My recent post about redirecting a page of broken links weaves together two different ideas. First, that the titles of the articles on that page of broken links can be used as search terms in alternate links that lead people to those articles’ new locations. Second, that non-programmers can create macros to transform the original links into alternate search-driven links.
There was lots of useful feedback on the first idea. As Herbert Van de Sompel and Michael Nelson pointed out, it was a really bad idea to discard the original URLs, which retain value as lookup keys into one or more web archives. Alan Levine showed how to do that with the Wayback Machine. That method, however, leads the user to sets of snapshots that don’t consistently mirror the original article, because (I think) Wayback’s captures happened both before and after the breakage.
So for now I’ve restored the original page of broken links, alongside the new page of transformed links. I’m grateful for the ensuing discussion about ways to annotate those transformed links so they’re aware of the originals, and so they can tap into evolving services — like Memento — that will make good use of the originals.
The second idea, about tools and automation, drew interesting commentary as well. dyerjohn pointed to NimbleText, though we agreed it’s more suited to tabular than to textual data. Owen Stephens reminded me that the tool I first knew as Freebase Gridworks, then Google Refine, is going strong as OpenRefine. And while it too is more tabular than textual, “the data is line based,” he says, “and sort of tabular if you squint at it hard.” In Using OpenRefine to manipulate HTML he presents a fully-worked example of how to use OpenRefine to do the transformation I made by recording and playing back a macro in my text editor.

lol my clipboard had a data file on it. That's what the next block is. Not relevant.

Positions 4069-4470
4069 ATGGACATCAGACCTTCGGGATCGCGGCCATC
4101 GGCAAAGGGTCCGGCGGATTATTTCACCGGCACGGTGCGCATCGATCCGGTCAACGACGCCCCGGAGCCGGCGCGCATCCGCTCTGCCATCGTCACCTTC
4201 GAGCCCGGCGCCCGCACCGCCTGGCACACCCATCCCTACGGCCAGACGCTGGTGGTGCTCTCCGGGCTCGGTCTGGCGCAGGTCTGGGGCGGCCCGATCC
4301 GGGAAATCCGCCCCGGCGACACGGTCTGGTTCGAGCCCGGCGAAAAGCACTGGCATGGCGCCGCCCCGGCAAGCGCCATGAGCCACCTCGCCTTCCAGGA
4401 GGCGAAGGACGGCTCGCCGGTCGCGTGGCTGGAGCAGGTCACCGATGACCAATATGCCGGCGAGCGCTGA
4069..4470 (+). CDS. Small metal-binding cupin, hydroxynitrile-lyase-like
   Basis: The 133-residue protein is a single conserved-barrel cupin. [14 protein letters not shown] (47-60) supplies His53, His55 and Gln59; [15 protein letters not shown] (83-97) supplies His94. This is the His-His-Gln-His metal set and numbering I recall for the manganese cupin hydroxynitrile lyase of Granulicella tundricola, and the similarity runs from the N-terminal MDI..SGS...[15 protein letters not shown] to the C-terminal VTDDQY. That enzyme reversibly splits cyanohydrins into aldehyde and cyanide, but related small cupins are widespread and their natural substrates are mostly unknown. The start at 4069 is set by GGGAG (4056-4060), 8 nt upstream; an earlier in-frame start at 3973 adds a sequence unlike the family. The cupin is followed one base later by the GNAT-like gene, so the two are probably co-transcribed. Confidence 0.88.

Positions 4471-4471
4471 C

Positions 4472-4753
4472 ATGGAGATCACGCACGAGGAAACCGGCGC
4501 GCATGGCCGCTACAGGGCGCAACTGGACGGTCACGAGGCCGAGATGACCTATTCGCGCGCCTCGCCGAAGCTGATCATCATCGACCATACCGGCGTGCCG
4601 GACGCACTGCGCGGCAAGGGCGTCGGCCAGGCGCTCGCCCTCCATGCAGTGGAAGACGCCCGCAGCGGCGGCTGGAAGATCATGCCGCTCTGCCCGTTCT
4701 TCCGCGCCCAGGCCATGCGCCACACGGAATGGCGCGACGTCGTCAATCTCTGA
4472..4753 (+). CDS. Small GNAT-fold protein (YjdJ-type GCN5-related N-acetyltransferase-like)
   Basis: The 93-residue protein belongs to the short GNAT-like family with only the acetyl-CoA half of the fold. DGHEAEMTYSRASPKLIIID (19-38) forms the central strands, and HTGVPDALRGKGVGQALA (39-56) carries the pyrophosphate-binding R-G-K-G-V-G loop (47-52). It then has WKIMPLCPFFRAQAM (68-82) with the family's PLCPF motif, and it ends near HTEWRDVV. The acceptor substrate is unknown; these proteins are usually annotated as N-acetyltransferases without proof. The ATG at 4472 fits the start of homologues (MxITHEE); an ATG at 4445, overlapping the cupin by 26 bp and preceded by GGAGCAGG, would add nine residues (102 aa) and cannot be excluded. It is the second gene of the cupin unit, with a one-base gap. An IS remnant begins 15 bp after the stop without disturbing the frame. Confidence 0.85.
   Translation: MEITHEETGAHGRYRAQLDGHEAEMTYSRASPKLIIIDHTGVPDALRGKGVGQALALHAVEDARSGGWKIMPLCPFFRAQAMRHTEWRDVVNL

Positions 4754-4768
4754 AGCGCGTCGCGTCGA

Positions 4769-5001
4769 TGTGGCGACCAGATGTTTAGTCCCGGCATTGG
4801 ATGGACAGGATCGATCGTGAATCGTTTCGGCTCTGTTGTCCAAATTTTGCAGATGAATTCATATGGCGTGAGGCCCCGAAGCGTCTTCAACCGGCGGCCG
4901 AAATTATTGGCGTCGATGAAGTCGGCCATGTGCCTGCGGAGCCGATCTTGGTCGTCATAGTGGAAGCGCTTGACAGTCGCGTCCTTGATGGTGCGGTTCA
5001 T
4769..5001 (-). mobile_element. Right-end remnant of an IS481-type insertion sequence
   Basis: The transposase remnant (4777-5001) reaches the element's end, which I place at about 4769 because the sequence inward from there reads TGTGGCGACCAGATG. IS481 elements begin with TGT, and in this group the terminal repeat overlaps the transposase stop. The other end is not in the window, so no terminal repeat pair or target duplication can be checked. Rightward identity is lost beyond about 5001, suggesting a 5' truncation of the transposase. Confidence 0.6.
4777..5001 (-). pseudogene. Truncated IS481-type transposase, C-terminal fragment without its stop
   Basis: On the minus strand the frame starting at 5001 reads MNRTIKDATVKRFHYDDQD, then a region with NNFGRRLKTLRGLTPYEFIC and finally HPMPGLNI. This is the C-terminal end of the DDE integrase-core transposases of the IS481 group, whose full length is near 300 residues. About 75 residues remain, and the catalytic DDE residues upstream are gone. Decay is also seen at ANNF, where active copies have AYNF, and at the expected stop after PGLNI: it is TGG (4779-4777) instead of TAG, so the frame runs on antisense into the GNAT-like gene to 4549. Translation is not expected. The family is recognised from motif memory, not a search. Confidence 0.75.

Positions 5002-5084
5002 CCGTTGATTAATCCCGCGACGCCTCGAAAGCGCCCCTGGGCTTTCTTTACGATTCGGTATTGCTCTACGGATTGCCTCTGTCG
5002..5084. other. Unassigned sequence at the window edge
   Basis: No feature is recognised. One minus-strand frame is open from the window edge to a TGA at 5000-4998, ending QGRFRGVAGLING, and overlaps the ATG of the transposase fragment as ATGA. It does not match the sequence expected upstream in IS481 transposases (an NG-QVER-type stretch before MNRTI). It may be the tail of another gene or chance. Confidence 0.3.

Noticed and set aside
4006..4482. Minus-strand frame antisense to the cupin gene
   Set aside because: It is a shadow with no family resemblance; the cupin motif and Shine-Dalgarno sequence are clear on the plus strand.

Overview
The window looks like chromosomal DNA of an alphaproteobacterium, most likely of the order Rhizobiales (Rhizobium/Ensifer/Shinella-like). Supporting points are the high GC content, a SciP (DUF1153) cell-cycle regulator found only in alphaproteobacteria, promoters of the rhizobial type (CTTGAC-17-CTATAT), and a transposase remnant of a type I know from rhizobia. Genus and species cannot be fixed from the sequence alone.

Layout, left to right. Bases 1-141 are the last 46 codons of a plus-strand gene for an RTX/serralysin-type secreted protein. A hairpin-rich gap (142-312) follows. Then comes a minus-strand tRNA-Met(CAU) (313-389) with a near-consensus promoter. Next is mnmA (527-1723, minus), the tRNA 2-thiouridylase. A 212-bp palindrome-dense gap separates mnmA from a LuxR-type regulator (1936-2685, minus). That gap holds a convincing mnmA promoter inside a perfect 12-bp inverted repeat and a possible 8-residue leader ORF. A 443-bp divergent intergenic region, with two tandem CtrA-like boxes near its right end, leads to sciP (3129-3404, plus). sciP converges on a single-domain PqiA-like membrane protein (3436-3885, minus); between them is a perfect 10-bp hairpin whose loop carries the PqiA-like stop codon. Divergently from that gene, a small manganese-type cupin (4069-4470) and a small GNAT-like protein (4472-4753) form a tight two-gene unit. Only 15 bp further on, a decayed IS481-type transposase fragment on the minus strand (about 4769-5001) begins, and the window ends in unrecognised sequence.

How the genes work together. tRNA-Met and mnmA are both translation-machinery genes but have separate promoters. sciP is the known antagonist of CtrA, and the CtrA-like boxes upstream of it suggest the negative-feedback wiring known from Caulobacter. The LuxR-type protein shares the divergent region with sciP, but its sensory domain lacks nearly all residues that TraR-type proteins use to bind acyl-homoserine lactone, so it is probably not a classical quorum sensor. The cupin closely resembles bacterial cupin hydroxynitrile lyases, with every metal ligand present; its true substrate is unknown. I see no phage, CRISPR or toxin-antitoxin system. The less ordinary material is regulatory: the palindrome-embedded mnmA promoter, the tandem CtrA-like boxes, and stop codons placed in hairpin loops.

The point about MS Word styles is spot on. That mechanism asks people to think abstractly, in terms of classes and instances. It’s never caught on. So with my text-transformation puzzle, Les suggests. Even with tools that enable non-coders to solve the puzzle, getting people across the cognitive threshold is Too Hard.
While mulling this over, I happened to watch Jeremy Howard’s TED talk on machine learning. He demonstrates a wonderful partnership between human and machine. The task is to categorize a large set of images. The computer suggests groupings, the human corrects and refines those groupings, the process iterates.
We’ve yet to inject that technology into our everyday productivity tools, but we will. And then, maybe, we will finally start to bridge the gap between coders and non-coders. The computer will watch the styles I create as I write, infer classes, offer to instantiate them for me, and we will iterate that process. Similarly, when I’m doing a repetitive transformation, it will notice what’s happening, infer the algorithm, offer to implement it for me, we’ll run it experimentally on a sample, then iterate.
Maybe in the end what people will most need to learn is not how to design stylistic classes and instances, or how to write code that automates repetitive tasks, but rather how to partner effectively with machines that work with us to make those things happen. Things that are Too Hard for most living humans and all current machines to do on their own.